Rudolf Dassler, brother and business partner of Adidas founder Adolf Dassler, founded his own sporting goods company in 1948: named Ruda. Rudolf founded his company a year before his brother Adolf Dassler founded his own company (Adidas). Rudolf Dassler named his company Ruda by combining the first two letters from his first name and surname. Adolf 'Adi' Dassler copied his brother by combining the first three letters from his first name and surname.
Due to the feud between the two brothers - they had previously been business partners - Rudolf did not want his brother to copy how his company name was devised, and decided to rename his company to: Puma Schuhfabrik Rudolf Dassler. Ruda was founded in 1948, and was located in Herzogenaurach; a small town where the Dassler Brothers had owned a shoe factory and where Adidas were also based. However, Rudolf moved his company north of the Aurach River, whereas Adidas would initially be located on the southern banks of the Aurach River.
The acrimonious split and feud between the two brothers provided the fuel to drive Adidas and Puma to compete and become global sports brands. The Dassler Brothers shoe factory - which operated from 1924-1948 - was a highly successful sports good company and produced over 100,000 pairs of shoes a year. Dassler Brothers shoes were worn by prominent athletes at the Olympic Games; such as Jessie Owens at the 1936 Berlin Olympics. Adolf Dassler was the design genius behind the company, and Rudolf Dassler was the businessman who organised and marketed the brand.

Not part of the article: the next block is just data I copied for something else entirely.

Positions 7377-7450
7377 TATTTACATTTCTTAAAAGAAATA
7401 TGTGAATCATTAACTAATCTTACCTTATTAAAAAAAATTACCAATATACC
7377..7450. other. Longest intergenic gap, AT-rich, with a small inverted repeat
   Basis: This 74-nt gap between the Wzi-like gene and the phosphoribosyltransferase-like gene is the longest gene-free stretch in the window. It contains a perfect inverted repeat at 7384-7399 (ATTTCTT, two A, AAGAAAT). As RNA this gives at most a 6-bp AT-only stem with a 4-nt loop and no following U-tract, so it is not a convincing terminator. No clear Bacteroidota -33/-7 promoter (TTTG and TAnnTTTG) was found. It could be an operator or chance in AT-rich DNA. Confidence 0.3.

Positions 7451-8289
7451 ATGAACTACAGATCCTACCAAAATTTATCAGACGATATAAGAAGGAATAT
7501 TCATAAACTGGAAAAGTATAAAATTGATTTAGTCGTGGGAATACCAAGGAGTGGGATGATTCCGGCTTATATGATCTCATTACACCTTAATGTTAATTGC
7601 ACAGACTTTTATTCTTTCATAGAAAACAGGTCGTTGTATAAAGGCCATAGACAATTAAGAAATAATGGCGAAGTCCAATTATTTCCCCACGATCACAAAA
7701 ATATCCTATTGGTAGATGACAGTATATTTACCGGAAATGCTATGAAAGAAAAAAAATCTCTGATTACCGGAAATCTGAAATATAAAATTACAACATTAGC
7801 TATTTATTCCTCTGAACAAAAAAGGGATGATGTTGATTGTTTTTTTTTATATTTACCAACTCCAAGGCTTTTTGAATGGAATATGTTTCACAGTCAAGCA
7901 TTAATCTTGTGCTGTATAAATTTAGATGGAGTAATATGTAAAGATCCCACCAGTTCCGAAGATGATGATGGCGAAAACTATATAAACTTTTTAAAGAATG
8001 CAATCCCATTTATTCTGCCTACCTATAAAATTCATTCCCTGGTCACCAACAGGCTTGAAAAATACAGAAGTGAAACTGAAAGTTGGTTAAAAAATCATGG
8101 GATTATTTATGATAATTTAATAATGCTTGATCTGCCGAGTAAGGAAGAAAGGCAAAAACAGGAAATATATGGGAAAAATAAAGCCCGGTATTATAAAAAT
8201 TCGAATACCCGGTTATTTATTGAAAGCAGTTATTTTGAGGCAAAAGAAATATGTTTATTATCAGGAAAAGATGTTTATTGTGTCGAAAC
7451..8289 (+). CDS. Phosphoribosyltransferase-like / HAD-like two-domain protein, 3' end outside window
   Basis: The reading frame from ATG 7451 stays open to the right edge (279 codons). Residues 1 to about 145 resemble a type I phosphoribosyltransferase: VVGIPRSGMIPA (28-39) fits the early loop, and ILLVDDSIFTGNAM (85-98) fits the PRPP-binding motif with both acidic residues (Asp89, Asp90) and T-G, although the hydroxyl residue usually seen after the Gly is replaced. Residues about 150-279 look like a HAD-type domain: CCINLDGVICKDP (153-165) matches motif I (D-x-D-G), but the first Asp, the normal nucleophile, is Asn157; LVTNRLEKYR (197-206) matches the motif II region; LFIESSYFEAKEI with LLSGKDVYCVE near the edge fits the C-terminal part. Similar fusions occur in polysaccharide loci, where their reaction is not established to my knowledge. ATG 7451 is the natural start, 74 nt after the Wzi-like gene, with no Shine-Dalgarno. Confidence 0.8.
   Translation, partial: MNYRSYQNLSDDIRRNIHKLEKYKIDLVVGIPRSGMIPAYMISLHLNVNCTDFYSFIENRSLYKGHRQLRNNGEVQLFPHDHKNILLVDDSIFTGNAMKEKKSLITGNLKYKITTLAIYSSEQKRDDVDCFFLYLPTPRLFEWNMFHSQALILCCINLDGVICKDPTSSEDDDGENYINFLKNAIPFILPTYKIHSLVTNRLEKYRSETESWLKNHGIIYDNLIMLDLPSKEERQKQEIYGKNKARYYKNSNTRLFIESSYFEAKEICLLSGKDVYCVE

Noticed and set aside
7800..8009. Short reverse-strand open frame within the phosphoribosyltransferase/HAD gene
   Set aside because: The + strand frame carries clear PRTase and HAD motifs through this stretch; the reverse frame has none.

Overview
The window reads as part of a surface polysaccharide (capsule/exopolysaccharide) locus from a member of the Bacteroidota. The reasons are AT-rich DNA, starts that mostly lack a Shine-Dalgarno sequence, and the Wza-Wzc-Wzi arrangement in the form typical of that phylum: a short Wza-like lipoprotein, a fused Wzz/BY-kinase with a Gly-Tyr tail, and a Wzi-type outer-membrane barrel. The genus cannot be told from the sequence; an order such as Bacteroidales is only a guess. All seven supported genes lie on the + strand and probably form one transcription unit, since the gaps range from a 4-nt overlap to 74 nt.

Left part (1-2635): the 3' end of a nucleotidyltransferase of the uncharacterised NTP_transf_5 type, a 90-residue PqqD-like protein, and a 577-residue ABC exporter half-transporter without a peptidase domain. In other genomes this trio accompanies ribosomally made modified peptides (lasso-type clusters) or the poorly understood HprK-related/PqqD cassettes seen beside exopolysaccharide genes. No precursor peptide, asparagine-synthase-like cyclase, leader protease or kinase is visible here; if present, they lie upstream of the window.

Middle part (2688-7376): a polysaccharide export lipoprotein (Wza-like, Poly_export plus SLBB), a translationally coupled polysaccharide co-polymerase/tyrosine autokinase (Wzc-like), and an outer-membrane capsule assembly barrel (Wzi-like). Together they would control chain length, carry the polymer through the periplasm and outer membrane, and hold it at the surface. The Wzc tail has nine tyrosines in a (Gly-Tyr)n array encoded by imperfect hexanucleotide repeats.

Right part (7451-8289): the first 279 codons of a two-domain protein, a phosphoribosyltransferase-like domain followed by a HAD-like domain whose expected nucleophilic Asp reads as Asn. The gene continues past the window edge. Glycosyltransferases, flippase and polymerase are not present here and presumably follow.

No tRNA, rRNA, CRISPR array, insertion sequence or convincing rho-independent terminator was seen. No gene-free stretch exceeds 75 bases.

When the Dassler brothers founded their own companies in 1948 and 1949, they both lacked a skills set. While Adolf Dassler's wife and son would take over Rudolf's role of organising and marketing his shoes, Rudolf needed to find a designer to create his footwear. Adidas and Puma primarily manufactured footwear in the 1950's and 1960's. The first Puma football boot was named the "ATOM", and members of West Germany's football team wore the boot in 1950. In 1952, Puma developed the SUPER ATOM, the first football boot with screw-in studs.
While Rudolf lacked the design genius of his brother (Adolf), it did not stop him from employing designers that helped Puma become the first company to develop a vulcanisation production technique for shoe soles. Lutz Backes designed the 'jumping cat' logo for Puma in 1967, and Pele endorsed Puma products throughout the 1960's and 1970's. Adidas and Puma competed to persuade sports celebrities to wear their footwear at global sports events. Puma, under Rudolf's management, persuaded the following sports celebrities to wear Pumas: Pele, Herbert Burdenski, Armin Hary and John Akii-Bua.